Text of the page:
I’ve already “let the cat” out of the proverbial “bag” in previous posts but we spent some incredible time with numerous Cheetahs while in Tanzania. As we were setting up our trip I had told our guide Ethan (http://www.ethan-kinsey.com) that we had not seen a cheetah in the wild on our previous african trips and hoped that we would find some on this trip. On our second day, there we were out in the prairie with all kinds of animals around when Ethan looked down in a valley to the left and said “hmmm…. there isn’t any animals down there – I wonder why….?” Off we went to see what was happening and we were rewarded with an introduction to a female cheetah and her young offspring. They were on a worn down termite mound and were harassing a large (about 5′ long) Monitor lizard who was protecting her eggs. After a while, they wandered away with us following them pretty closely. They finally found a tree to relax under and we shared the shade with them as they took their nap. As they started to stir, the daughter started exploring the nearby surroundings and gave us some good photo ops . This photo gives you a good look at the sleek body and also the claws – which are not retractable like other cats. The reason for that is that the Cheetahs use them as “spikes” (like on track shoes) to gain traction during their hunting sprints.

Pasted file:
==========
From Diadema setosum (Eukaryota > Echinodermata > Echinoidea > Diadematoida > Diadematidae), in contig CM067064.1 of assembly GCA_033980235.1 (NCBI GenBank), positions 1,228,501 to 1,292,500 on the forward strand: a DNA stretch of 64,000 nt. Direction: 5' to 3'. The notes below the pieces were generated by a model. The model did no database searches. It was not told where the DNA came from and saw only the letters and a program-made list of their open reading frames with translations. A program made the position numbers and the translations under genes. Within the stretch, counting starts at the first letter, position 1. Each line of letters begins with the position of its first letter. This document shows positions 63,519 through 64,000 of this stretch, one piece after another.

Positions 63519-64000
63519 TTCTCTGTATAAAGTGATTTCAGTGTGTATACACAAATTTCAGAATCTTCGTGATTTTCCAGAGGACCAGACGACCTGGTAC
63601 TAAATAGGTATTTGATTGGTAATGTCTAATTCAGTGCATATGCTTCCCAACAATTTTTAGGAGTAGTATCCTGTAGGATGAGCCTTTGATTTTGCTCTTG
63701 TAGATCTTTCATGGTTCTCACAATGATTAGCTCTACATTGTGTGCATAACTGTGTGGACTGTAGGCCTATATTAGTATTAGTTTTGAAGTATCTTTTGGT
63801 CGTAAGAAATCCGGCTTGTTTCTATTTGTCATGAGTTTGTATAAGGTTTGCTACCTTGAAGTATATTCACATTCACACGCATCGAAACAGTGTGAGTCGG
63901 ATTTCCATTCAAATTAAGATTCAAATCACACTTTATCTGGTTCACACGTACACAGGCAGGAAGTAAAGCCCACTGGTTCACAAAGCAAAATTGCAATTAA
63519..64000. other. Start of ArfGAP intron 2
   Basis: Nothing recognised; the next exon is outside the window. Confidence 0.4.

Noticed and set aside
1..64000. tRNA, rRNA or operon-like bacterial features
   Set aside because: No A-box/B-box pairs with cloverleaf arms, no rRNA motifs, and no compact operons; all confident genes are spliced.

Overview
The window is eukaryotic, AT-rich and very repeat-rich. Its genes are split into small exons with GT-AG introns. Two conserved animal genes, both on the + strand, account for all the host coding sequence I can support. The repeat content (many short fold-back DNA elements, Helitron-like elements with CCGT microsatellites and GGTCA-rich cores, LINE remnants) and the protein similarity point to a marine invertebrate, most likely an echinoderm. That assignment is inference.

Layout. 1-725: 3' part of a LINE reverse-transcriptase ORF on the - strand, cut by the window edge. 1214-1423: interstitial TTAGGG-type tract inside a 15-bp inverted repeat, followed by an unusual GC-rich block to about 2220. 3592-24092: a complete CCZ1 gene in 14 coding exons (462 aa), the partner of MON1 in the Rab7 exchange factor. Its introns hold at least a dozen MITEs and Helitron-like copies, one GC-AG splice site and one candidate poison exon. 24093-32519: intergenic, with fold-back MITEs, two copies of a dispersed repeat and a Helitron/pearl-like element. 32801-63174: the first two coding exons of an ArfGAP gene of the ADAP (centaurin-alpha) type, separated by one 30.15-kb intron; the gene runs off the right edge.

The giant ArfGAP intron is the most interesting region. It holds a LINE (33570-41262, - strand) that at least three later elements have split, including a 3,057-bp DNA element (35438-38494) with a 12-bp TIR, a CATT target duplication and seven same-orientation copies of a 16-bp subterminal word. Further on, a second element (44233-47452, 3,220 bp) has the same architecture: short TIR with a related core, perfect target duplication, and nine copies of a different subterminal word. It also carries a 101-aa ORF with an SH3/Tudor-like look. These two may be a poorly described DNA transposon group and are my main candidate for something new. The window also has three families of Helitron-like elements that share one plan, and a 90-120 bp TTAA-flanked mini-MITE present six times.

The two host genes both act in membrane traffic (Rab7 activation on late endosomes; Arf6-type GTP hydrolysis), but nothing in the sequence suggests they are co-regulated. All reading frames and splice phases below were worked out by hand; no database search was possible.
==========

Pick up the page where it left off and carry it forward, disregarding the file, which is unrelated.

We eventually left them for a little while but returned to find them near a bushy area where they had found a gazelle. We sat nearby as they completely devoured the small animal. While it wasn’t really pleasant to watch, it was fascinating to share their mealtime in close quarters as they kept scanning the plains for potential danger – the Cheetah are not at all aggressive and would abandon their prey at the first sight of any other predator. Here’s a photo of Mom before she cleaned up from the meal.
We actually saw this same pair of cheetahs several times and spent some nice time with them – including our first “boarding” of our safari vehicle by the young one that I discussed in my post https://scottseyephotos.wordpress.com/2014/01/31/weekly-photo-challenge-object/.